by Jean Forman.
What is sea glass?
Walk along a shoreline in Hawaii or on a “glass beach” in California – or maybe even on a remote island in the Caribbean – and you may find a beautifully tumbled piece of glass to bring back home.
Finding Sea Glass
Although plastics and paper containers have supplanted glass bottles, sea glass can still be found on beaches throughout the world. It just takes perseverance and patience to find “gem quality” sea glass.
The National Geographic Society magazine in August, 2008 reported that sea glass is becoming rarer than ever. This is due to the use of other materials, recycling of glass containers, and environmental controls on dumping glass in our oceans.
A program on the Travel Channel, “Treasures of the Deep,” showed sea glass hunters kayaking to remote areas near San Francisco. They shared that certain sea glass colors, such as red and orange, are much harder to find than white or brown.
Is Sea Glass Valuable?
Among sea glass collectors, there are rankings of rarity, with certain colors such as peridot, aquamarine, and opaque white being almost as rare as the reds.
Also, the geographical location of the find can significantly contribute to the value of a piece of sea glass.
Most importantly, however, are the qualities of the piece – the smoothness, absence of chips, and shape and size.
Sea glass is often used in jewelry when it possesses a gem-like quality.
Sometimes a piece has numbers or letters on it, hinting at its previous use.
It can vary in size – as small as a tiny chip or as large as cookie.
If you find a piece that’s still sharp or is not opaque, you probably should let it stay on the beach for more tumbling. The gem like quality comes from months if not years of tumbling by the sea.
Fake Sea Glass vs. Authentic
As with all gems, there are artificial or “fake” sea glass manufacturers who take glass and tumble it in a glass tumbler. This is not sea glass, and it lacks the opacity, rarity, and history of the true sea glass find.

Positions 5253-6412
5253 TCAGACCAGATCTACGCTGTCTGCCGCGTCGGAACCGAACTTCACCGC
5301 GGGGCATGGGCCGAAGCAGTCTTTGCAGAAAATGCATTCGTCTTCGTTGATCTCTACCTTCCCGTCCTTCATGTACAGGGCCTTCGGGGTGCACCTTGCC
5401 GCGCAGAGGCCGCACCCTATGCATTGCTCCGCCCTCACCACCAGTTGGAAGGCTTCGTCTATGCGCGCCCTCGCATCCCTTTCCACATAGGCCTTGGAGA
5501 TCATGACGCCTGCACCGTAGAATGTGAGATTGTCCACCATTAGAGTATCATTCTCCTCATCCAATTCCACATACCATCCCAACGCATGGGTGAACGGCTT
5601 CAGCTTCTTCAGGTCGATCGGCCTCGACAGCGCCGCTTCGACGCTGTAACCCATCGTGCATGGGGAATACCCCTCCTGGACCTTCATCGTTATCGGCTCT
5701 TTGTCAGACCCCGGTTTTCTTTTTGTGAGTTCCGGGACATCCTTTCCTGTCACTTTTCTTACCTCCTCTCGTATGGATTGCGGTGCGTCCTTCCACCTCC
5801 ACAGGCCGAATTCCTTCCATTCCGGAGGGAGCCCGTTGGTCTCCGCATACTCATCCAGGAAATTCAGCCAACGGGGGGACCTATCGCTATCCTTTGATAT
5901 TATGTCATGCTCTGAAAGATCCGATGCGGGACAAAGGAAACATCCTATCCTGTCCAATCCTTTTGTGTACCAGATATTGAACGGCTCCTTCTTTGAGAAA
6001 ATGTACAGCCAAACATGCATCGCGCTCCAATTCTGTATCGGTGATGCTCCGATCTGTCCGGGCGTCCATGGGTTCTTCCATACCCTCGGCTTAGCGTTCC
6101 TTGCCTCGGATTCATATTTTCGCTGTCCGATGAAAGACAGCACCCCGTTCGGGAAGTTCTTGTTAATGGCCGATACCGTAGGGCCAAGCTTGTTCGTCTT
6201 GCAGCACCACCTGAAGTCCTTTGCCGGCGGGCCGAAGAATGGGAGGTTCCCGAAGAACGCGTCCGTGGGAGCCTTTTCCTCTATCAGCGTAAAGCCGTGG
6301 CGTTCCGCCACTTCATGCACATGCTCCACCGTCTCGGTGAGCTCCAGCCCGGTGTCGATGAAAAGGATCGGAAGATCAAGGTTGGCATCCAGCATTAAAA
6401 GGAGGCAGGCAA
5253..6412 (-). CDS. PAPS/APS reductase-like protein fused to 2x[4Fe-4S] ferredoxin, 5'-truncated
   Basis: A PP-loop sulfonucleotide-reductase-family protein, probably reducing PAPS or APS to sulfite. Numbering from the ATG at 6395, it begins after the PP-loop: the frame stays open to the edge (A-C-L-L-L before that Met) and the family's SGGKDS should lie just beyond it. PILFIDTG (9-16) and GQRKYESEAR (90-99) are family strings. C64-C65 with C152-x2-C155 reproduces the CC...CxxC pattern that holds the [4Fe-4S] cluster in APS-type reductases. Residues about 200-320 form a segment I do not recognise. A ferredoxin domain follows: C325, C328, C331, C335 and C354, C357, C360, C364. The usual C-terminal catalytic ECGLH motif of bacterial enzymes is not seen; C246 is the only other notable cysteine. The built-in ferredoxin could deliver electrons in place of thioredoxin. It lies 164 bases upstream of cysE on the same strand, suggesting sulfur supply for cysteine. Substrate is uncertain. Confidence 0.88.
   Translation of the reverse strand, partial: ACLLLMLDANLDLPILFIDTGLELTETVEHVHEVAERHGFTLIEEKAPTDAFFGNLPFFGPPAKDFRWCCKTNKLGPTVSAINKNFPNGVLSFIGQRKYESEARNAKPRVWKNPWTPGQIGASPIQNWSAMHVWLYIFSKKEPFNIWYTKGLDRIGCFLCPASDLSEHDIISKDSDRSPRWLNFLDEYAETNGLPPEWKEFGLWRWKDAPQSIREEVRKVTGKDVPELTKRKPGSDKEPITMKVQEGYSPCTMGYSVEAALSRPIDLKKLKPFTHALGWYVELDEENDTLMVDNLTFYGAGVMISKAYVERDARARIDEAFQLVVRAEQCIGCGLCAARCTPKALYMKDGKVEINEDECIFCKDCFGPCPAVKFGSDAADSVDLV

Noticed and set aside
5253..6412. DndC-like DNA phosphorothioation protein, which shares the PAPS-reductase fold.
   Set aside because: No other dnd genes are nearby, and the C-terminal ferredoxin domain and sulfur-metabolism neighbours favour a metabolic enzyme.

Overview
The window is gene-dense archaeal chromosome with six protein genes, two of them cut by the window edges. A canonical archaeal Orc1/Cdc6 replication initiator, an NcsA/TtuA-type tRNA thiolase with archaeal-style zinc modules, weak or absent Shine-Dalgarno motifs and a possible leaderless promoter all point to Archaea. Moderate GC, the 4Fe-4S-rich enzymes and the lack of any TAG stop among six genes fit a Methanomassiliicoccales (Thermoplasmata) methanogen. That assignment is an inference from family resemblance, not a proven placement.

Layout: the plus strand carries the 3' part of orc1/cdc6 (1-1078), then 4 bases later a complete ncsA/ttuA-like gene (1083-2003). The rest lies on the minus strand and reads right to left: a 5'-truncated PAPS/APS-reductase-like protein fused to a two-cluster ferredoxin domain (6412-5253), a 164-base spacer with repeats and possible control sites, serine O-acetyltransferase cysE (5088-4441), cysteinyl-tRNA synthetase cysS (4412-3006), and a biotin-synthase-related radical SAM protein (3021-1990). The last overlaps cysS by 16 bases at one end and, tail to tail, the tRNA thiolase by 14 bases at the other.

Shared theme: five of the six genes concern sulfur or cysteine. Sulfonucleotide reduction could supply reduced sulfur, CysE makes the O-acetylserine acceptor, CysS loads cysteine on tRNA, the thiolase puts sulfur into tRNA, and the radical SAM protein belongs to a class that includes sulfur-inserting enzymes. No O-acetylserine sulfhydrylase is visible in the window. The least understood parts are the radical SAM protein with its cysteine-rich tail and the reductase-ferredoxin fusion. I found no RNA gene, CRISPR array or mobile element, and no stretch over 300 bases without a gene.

Many sea glass artists refuse to use manufactured glass in their works, but the consumer should be careful to ask whether the sea glass is beachcombed and authentic.
For example, on a trip to Puerto Rico, I saw a vendor selling “sea glass” bracelets at a very low price. When I asked him about them, he said that he painted the glass the various colors (pink, yellow, aqua). It was not sea glass, but had a sea glass look.
I suppose imitation occurs in every field, but why not acquire the real thing?
Making Sea Glass Jewelry
Every piece of sea glass is unique, adding to its value and rarity.
When designing a piece of jewelry, I always start with the color, shape and size of the sea glass before I add gemstones or pearls, silver or gold.
Simple designs usually work better than complex ones, so that the beauty of the sea glass can be appreciated.
Matching pieces for earrings can be a real challenge, since color and shape can vary! It’s all part of the creative process, and I enjoy trying new combinations of colors and shapes.
I have found sea glass in a variety of places, from Spain to St. Thomas, to Hawaii and California. Sometimes, it can be quite frustrating and hard to find, but other times I am quite lucky.
That is why I named my business, “Lucky Sea GlassTM“. Some of my customers have found sea glass in special places they have visited, and then asked me to make a custom piece with it.
The only problem with searching for sea glass is that you have to keep looking down!
Author Jean Forman of www.luckyseaglass.com designs unique sea glass jewelry, using pieces she has beachcombed around the world.
Gemstones, pearls, and fine silver or gold wires enhance the beauty of the natural sea glass in her designs. Each piece is handmade and original.